DNA has been in high-tech news lately due to its useability in various applications ranging from self-assembled biostructures to building blocks for next-generation electronics. One of the challenges with using DNA in such applications is tailoring its complex electron mobility. The Expanse supercomputer at the San Diego Supercomputer Center (SDSC) at UC San Diego has recently provided researchers at UC Riverside with a testbed to calculate just that. Specifically, researchers used predictive quantum chemistry calculations to understand how electrons move in DNA, which is analogous to how electrons move in wires – but this work examines how they move in DNA strands. Conducting such data-intense calculations required access to a supercomputer.
“In recent years, DNA has attracted significant attention in nanoelectronics and information storage since it can adopt complex geometries and is inherently stable in a multitude of chemical environments – yet we just couldn’t quite understand its electron mobility,” said Bryan Wong, professor of materials science and engineering at UC Riverside’s Marlan and Rosemary Bourns College of Engineering. “Thanks to ACCESS allocations on Expanse, our research team was able to use extremely large quantum mechanical calculations to understand these large biological systems, which could form the building blocks of next-generation biologically-based electronics.”
The research has been published in a special “Early-Career and Emerging Researchers” issue in the Journal of Physical Chemistry B.
“ACCESS allocations on Expanse at SDSC made this research project possible because the quantum calculations on these DNA strands were extremely computationally intensive due to the large size of these systems. For example, the largest of these structures constitutes one of the most extensive quantum mechanical studies of these periodic biological structures to date; therefore, access to Expanse saved us immense time since this would take more than several months on our own computing resources at UC Riverside.”Bryan Wong, professor, materials science and engineering, UC Riverside
According to Wong, his team has always been interested in applying their knowledge of quantum simulations to large complex systems in biology. “The part of our study that surprised us the most was that double-stranded DNA has very different electronic properties than its single-stranded DNA components,” he said. “More simply: double-stranded DNA does not behave like the ‘sum of its parts,’ and it was interesting to discover that some DNA strands conduct electrons better than others.”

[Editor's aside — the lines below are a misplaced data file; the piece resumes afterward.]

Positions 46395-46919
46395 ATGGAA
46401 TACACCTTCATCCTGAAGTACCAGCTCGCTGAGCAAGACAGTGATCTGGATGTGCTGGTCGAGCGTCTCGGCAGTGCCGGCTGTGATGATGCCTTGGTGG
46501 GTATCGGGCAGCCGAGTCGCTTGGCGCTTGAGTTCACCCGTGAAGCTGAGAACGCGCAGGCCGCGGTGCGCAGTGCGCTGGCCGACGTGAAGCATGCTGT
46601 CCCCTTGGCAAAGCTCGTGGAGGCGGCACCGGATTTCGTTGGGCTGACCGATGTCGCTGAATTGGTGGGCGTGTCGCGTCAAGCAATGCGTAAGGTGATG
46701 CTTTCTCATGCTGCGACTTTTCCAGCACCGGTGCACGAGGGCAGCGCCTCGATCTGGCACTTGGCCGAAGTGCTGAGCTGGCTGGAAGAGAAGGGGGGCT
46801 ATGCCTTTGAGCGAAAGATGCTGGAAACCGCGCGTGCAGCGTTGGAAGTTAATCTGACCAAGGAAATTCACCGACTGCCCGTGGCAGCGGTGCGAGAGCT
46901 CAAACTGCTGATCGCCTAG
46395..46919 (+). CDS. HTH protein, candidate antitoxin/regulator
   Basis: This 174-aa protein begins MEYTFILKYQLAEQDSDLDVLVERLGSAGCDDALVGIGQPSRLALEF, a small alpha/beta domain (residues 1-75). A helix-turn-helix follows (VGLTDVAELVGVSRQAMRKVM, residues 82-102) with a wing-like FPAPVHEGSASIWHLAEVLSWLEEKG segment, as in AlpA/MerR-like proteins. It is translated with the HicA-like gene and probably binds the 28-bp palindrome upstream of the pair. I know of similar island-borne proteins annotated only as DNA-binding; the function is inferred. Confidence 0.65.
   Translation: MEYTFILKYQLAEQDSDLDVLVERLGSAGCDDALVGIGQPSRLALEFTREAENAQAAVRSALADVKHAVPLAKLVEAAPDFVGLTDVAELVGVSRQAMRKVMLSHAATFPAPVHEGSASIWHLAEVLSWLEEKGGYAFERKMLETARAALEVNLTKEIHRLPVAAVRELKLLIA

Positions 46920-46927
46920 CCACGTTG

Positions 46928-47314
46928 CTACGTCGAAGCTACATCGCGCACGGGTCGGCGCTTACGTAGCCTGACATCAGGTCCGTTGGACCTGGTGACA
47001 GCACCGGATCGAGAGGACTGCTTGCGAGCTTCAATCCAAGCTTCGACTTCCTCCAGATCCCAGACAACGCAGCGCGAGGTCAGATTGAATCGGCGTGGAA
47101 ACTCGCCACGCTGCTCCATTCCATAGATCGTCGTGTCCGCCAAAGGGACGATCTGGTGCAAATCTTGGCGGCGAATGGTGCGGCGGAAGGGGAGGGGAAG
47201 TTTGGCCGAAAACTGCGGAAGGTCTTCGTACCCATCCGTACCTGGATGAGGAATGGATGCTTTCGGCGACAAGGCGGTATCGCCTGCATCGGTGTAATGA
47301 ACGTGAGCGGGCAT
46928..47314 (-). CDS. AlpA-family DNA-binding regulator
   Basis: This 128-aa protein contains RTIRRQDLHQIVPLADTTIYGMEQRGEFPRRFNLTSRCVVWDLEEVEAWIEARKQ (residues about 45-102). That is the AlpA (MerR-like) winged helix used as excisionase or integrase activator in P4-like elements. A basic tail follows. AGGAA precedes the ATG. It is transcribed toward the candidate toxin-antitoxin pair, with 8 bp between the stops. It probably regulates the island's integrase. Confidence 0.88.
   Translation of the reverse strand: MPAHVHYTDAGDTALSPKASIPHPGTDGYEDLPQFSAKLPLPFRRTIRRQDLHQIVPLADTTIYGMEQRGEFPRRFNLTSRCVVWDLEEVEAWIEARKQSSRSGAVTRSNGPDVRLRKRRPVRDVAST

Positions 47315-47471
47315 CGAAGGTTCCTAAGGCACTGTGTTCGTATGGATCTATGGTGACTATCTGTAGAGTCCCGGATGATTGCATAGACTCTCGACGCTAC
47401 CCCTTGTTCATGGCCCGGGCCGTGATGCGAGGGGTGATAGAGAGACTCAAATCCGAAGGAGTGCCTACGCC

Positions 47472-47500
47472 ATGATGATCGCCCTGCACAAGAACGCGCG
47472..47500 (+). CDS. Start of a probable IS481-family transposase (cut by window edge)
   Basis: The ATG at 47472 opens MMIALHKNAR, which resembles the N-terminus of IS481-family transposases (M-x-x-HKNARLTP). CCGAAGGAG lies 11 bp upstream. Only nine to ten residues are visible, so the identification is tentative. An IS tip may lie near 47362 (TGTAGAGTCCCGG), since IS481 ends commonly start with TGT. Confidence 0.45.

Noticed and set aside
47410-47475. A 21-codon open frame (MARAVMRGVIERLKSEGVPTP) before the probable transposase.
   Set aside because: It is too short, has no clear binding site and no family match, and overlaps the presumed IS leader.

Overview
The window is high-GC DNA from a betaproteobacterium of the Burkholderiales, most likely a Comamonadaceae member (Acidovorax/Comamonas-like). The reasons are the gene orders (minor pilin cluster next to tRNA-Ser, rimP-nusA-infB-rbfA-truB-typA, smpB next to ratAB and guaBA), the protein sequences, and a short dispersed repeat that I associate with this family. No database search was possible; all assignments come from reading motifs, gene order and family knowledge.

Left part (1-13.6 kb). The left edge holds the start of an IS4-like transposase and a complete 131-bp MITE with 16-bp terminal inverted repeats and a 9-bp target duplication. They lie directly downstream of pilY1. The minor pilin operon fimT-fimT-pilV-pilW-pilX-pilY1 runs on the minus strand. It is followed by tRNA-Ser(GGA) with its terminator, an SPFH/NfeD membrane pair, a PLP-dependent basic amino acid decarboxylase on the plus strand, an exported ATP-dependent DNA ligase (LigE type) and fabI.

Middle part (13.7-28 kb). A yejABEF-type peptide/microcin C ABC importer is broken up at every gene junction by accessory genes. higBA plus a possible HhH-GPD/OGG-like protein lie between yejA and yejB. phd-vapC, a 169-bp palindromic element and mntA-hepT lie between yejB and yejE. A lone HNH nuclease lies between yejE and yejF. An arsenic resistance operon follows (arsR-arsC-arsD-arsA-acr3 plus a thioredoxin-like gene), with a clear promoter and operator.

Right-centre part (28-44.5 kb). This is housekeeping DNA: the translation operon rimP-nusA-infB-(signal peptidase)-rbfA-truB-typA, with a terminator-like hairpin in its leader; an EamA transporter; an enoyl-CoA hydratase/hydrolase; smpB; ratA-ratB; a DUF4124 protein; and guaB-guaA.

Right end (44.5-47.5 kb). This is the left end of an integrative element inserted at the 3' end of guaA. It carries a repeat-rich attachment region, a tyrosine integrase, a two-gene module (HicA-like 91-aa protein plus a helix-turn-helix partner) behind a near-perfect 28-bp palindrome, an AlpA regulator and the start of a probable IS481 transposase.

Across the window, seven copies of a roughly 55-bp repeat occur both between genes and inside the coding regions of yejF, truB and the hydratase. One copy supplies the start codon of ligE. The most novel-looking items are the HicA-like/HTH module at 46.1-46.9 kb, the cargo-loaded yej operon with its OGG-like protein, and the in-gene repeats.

Researchers on the team included former UC Riverside graduate students Hyuna Kwon (now a postdoctoral associate at Lawrence Livermore National Laboratory), Anshuman Kumar and Mauro Del Ben of LBNL.
Del Ben, a research scientist at LBNL, said that he was eager to continue the work with the team as their next steps will implement the effects of surrounding water on the DNA strands.
“The upcoming simulations will also require the use of a supercomputer, and we are appreciative of the ACCESS allocations on Expanse to continue our work with Wong,” Del Ben said.
This research was funded as part of a Department of Energy SciDAC project. Allocations on Expanse were provided by ACCESS (allocation no. TG-ENG160024).
More information on obtaining an ACCESS allocation can be found here.
Resource Provider Institution: San Diego Supercomputing Center (SDSC)
Affiliations: Wong Research Group, UC Riverside, LBNL
Funding Agency: This work was supported by the U.S. Department of Energy, Office of Science, Office of Advanced Scientific Computing Research, Scientific Discovery through Advanced Computing (SciDAC) program under Award Number DE-SC0022209. This work used the Advanced Cyberinfrastructure Coordination Ecosystem: Services & Support (ACCESS) Expanse computing cluster at the University of California, San Diego, through allocation TG-ENG160024.
Grant or Allocation Number(s): TG-ENG160024 and DE-SC0022209
The science story featured here was enabled by the ACCESS program, which is supported by National Science Foundation grants #2138259, #2138286, #2138307, #2137603, and #2138296.